Location, Location, Location Is Everything for Collabs in China

Along with the early access strategies that frequently get adopted during pre-release periods, location choice is another critical component of how well a collaboration performs in China. While all brands treasure the publicity and revenue generated by co-branded drops, sales locations contrast depending on the desired consumer base and a brand’s goal.

As shown in Jing Daily’s latest Insight Series report, The Drop: Understanding Successful Brand Collaborations, profits may not be the primary objective for big brand collaborations. Instead, luxury brands often utilize them to receive maximum publicity while restricting purchase opportunities, further highlighting exclusivity. The 2017 Louis Vuitton x Supreme collaboration, for instance, was only offered through pop-up stores in eight cities worldwide, including a single such store in the 798 art district in Beijing. The long lines outside of these stores, combined with the collaboration’s widespread exposure on social media, advanced the brands’ dominance in public discourse.

As shown in Jing Daily’s latest Insight Series report, The Drop: Understanding Successful Brand Collaborations, profits may not always be the primary objective for big brand collaborations.

On the topic of how location fuels the hype of streetwear, senior economist at StockX, Jesse Einhorn, explained: “Supreme does in-store drops where people have to line up, for example, saying that there are only 20 t-shirts available in one day, so if you want one you have to turn up early. Stories abound of people spending many nights in a row outside in the cold weather waiting to get into a store because they know that unless they’re one of the first 20 people inside that store, they’re not going to get that t-shirt. That’s the most classic example.”

On the other hand, collaborations that want to maximize sales can use social media campaigns followed by easily-accessible purchase options. For the Esteé Lauder x SHUSHU/TONG collaboration online campaign, every Key Opinion Leader (KOL) post on Weibo contained a link to the Esteé Lauder Tmall flagship store for purchase. For Chinese jewelry brand Qeelin’s collaboration with handbag influencer Mr. Bags (Tao Liang), the limited-edition Qeelin x Mr. Bags red Wulu necklaces and bracelets were available through Mr. Bags’ own WeChat store, Qeelin’s boutique, Tmall shops, and through direct purchase during Mr. Bags’ livestream sessions.

Qeelin partnered with KOL Mr. Bags for a livestream session. Photo: Mr. Bags’ Weibo

Brands can also leverage access to exclusive collaboration drops to solidify consumer loyalty toward their distribution platforms. One way Nike sustains consumer engagement is by consistently distributing drops through its SNKRS app because it rewards frequent users with early access opportunities to exclusive new products. For its part, Coach sought to seize the opportunities presented by China’s burgeoning luxury resale market by entering into a strategic partnership with Poizon, China’s leading streetwear and sneaker trading platform, in May of 2021. Coach also plans to list products, including exclusive offerings, on Poizon in the future, recognizing it as an effective route to reach their young consumers as over 80 percent of Poizon consumers are Gen Zers.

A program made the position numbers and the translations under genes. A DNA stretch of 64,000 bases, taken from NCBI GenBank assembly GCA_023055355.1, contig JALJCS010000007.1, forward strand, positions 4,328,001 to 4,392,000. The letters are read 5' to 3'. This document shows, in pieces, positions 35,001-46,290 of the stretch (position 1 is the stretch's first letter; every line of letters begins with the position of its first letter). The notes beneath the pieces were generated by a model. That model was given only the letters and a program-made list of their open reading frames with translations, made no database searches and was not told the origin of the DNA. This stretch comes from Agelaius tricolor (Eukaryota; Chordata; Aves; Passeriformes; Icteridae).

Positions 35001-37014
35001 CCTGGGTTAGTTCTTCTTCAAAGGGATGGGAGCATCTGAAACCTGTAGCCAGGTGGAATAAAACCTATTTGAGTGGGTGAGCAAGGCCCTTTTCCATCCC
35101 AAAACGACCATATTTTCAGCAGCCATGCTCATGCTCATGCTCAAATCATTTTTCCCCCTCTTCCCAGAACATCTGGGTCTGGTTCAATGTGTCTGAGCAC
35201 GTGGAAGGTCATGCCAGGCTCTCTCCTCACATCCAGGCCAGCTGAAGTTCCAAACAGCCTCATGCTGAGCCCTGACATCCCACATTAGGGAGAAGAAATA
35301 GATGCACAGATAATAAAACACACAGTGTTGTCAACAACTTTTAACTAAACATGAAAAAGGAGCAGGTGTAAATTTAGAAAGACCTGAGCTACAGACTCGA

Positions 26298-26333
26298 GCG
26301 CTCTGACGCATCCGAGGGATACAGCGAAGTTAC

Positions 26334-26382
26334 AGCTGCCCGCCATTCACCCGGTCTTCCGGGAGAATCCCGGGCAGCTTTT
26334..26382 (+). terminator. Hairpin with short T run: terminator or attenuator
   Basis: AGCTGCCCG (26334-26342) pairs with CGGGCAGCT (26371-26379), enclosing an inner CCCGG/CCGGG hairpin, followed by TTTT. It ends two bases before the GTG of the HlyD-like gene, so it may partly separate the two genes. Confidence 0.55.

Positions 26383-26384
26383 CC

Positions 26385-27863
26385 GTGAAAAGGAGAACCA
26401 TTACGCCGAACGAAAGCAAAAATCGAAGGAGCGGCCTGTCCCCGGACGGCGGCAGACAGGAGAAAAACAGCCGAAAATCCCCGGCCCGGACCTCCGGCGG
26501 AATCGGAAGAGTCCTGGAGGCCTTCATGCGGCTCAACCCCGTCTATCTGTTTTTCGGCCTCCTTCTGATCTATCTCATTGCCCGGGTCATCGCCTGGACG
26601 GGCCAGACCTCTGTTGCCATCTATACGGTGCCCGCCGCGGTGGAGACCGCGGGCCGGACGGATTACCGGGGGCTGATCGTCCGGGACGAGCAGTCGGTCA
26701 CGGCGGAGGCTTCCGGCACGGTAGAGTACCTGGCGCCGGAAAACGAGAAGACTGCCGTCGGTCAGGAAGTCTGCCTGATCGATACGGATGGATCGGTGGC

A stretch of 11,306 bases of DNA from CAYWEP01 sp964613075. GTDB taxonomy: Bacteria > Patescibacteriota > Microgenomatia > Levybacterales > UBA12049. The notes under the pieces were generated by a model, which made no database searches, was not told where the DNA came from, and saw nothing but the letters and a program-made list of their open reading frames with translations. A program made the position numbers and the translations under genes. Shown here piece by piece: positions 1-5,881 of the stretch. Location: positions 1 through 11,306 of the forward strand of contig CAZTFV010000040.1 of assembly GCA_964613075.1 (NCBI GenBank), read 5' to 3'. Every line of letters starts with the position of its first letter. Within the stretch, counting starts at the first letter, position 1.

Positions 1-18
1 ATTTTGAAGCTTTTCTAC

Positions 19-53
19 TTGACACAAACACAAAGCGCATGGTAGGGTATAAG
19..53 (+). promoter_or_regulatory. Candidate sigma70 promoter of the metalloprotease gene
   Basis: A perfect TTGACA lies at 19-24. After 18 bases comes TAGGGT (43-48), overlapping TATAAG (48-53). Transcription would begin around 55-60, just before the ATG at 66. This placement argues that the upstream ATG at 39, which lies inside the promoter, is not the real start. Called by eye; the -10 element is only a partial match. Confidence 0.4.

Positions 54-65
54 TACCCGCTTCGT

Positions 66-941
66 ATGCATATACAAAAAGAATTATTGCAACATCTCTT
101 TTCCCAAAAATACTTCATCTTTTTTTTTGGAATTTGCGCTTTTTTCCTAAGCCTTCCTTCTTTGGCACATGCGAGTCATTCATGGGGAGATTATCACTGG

For collaborations aimed at specific consumer categories, promotions get conducted through specifically-selected channels, and sales get limited to B2C sites, allowing brands to control the narrative surrounding the drop.

In the summer of 2021, the Chinese smartphone brand OPPO collaborated with the Japanese manga series Case Closed to introduce a limited number of Reno 6 Pro smartphones designed with elements from the series. Appealing to the enthusiasm of Chinese anime fans, OPPO promoted the collaboration heavily on the Chinese anime-oriented video platform Bilibili, where Case Closed fans are most likely to concentrate. This distribution strategy appeared to be highly successful as the edition of 10,000 phones sold out within seconds after the launch on OPPO’s official site.

“The location strategy should depend on a brand’s status in the market,” said managing director of the Chinese marketing agency Comms8, Carol Chan. “Say, if it is an emerging brand that is growing in the market, it tends to use major sales platforms, e.g., Tmall or JD.com, for releasing the hyped drops for sales and mass awareness. But if it’s a well-known brand with a strong existing customer base, it would opt for a more exclusive channel, such as the WeChat private VIP group or a Mini Program on WeChat, to announce the offer to its existing customers, helping build a long-term relationship.”

There are other goals of collaborations, such as probing consumer interest, highlighting the artistic tastes of both brands, and tapping into the lucrative world of artist fanbases. So how do location strategies determine the outcome of collaborative releases? Now available on our Reports page, The Drop: Understanding Successful Brand Collaborations answers this question and many others concerning the strategy of collaborative releases across multiple industries.

Buy the report HERE


Market Analysis, Marketing